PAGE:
Oesophaeal Cancer - what caused my cancer?

Personal Prescription extract

In a recent Personal Prescription for a woman with oesophageal cancer in the UK, Chris Woollams was asked 'What caused my oesophageal cancer, and is there anything I can do to counteract the cause or causes?"

Q: "I’m a 56-year-old woman and I have developed a grade 3 oesophageal cancer in the lower part of the oesophagus (an ’Adenocarcinoma’). I went to my oncologist with my friend, and when I asked him what might have caused it, he said, ’Bad luck’. I seem to be getting worse by the day." Can you tell me what might have caused this cancer and what, if anything, I could do about it please?
A: Oesophageal cancer is rapidly growing in the UK population and is very dangerous. It is usually more prevalent in older men. At the upper end of the oesophagus there is some evidence that alcohol and smoking, especially if combined, can increase the risk. Some people seem to think that drinking alcohol late/last thing at night might have some causal effect - it’s possible but tenuous.

People who develop oesophageal cancer lower down often have had acid reflux at some point in their lives, and some experts believe the bacterium Helicobacter pylori is the cause. Epidemiology research suggests actually it may be the opposite. Historically we co-existed with this bacterium and its decline in the Western world has coincided with increased rates of oesophageal  cancer. People who have acid reflux may develop Barratt's oesophagus and then there is a higher risk of cancer.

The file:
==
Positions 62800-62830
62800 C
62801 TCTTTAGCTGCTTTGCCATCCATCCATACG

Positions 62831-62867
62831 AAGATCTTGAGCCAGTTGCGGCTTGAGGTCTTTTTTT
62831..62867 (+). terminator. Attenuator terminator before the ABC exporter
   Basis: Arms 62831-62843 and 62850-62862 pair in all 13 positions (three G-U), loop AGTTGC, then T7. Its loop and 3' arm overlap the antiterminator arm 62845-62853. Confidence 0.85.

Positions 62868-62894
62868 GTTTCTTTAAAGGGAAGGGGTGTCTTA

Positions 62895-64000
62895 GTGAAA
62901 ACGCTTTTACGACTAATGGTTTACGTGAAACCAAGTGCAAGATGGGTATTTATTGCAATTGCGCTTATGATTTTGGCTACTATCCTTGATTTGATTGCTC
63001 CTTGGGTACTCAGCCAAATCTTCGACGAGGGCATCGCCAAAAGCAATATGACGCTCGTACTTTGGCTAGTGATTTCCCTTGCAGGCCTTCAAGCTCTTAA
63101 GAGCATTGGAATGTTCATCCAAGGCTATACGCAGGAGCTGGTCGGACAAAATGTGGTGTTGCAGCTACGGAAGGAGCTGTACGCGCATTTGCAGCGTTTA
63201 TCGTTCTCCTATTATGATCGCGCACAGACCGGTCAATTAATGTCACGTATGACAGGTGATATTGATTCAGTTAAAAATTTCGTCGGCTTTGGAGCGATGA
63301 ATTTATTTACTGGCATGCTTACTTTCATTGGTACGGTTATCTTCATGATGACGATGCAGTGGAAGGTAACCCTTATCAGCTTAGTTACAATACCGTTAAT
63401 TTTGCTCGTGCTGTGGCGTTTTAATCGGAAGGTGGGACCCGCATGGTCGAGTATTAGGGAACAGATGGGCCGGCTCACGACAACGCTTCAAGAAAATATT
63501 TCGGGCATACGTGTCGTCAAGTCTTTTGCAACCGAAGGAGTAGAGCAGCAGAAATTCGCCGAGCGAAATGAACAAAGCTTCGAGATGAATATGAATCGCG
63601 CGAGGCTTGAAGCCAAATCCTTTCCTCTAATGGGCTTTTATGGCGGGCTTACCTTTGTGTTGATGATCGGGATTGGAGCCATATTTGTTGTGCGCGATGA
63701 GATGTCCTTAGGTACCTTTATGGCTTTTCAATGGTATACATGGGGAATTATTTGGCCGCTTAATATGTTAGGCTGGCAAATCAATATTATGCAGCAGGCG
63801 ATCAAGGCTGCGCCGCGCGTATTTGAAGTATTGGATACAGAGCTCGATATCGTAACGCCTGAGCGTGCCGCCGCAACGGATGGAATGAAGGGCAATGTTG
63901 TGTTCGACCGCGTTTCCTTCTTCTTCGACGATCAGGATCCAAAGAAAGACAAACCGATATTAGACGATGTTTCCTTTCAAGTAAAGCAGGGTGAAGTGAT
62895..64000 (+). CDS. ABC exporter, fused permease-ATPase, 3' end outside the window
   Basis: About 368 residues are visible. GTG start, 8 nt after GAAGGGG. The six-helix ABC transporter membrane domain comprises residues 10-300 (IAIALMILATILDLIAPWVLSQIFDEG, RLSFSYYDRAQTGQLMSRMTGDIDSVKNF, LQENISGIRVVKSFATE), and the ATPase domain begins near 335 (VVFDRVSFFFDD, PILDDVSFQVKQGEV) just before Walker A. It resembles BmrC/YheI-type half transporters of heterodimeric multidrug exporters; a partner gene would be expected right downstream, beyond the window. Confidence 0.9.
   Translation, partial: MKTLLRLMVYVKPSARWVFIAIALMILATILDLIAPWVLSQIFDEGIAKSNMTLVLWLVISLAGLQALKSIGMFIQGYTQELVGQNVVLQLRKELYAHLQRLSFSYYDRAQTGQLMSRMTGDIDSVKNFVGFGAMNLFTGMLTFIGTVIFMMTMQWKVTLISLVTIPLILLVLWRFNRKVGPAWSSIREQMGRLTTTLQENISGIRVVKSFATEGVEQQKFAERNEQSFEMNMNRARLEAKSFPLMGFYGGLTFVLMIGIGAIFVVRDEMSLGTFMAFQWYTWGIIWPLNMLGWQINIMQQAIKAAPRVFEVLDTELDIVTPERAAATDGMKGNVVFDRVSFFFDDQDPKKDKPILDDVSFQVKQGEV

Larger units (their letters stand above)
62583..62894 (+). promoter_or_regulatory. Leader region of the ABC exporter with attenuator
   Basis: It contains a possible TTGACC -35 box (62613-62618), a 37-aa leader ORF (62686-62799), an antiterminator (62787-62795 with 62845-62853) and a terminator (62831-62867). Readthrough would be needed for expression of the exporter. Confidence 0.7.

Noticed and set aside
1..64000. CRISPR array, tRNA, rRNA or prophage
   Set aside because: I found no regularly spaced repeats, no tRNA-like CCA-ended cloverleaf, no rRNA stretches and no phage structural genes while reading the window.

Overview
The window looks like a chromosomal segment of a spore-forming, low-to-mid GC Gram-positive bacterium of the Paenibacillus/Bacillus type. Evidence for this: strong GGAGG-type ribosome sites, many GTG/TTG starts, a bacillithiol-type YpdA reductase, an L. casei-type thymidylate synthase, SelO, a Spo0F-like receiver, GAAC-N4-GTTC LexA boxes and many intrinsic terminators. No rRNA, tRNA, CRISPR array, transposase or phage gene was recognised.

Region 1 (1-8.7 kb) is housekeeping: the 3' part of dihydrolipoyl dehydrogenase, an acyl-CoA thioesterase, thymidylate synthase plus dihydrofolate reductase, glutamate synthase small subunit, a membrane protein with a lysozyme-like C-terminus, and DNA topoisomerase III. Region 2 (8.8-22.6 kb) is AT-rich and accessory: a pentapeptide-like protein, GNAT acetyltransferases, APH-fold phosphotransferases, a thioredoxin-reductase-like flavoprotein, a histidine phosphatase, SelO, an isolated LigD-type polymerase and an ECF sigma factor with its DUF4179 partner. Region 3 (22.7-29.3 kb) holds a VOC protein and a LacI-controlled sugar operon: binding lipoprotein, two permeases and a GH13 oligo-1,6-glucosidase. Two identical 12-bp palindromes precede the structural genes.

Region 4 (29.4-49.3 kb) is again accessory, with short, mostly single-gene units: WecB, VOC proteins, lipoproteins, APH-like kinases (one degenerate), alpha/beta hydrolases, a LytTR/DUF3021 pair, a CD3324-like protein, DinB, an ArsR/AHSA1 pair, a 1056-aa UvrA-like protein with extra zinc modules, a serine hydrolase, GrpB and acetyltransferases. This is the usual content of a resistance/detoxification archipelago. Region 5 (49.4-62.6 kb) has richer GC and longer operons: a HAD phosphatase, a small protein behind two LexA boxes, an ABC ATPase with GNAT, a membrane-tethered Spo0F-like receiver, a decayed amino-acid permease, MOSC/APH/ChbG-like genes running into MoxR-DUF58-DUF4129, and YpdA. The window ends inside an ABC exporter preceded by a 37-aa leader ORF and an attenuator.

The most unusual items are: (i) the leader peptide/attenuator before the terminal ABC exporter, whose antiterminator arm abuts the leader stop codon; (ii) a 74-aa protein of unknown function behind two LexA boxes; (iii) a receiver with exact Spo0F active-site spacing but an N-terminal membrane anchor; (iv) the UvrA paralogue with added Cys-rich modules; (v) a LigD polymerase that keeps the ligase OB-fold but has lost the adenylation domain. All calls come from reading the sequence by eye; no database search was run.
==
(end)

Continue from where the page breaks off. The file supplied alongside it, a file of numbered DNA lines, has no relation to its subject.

However, other bacteria and viruses may well be implicated. There is research that Campylobacter are found in greater numbers in people with acid reflux; people with the cancer tend to be low in folic acid and B-12, both produced by gut bacteria. There's research that people diagnosed with the cancer have higher levels of E coli, and HPV. You can have this checked out.

However, the real danger comes the other way - not upwards but downwards. There is clear research from NYU Langone that two bacteria found in gum disease are found in patients with oesophageal cancer. And a bacterium that entralises toxins from smokers is in lowered levels in the disease.

You might go to the Dentist and have a check up. You might also put yourself through a 'purge' to get rid of all the unwanted 'bad guys'. Bacteria can be killed off by artemisinin (sweet wormwood); viruses by pau d'arco and olive leaf extract; yeasts can be tackled by using oregano oil or caprylic acid. If you think you could have a parasite like excess of H. pylori, you can kill it off with my Para Free Plus.; you could alternatively use Goldenseal and bismuth (in Gastrobismol) to kill helicobacter pylori, and your doctor also has a three-drug combination that can do the job.

We are slightly alarmed that you record on your form that you have been taking Diclofenac Sodium (which is a non-steroidal, anti-inflammatory drug) for almost ten years. It is used to relieve pain and inflammation in a wide range of musculoskeletal conditions, including arthritis, gout, fractures, tendonitis and frozen shoulder. It is also used to relieve pain and inflammation following dental, orthopedic (bone) and other minor surgery. However, it should not be taken for any prolonged periods and its side effects include indigestion, ulceration and bleeding of the stomach or intestine, inflammation of the liver, decreased kidney function and more. Although we do not normally comment on orthodox medicine, we do feel it is important that you query this with your doctor.

You are also technically obese and also on blood pressure drugs. Being overweight and having higher blood pressure are also linked to the cancer. I think you should check out your diet and exercise levels.

Go to: Oesophageal cancer - symptoms, causes and treatment alternatives

Go to: See what Personal Prescription patients say about Chris Woollams

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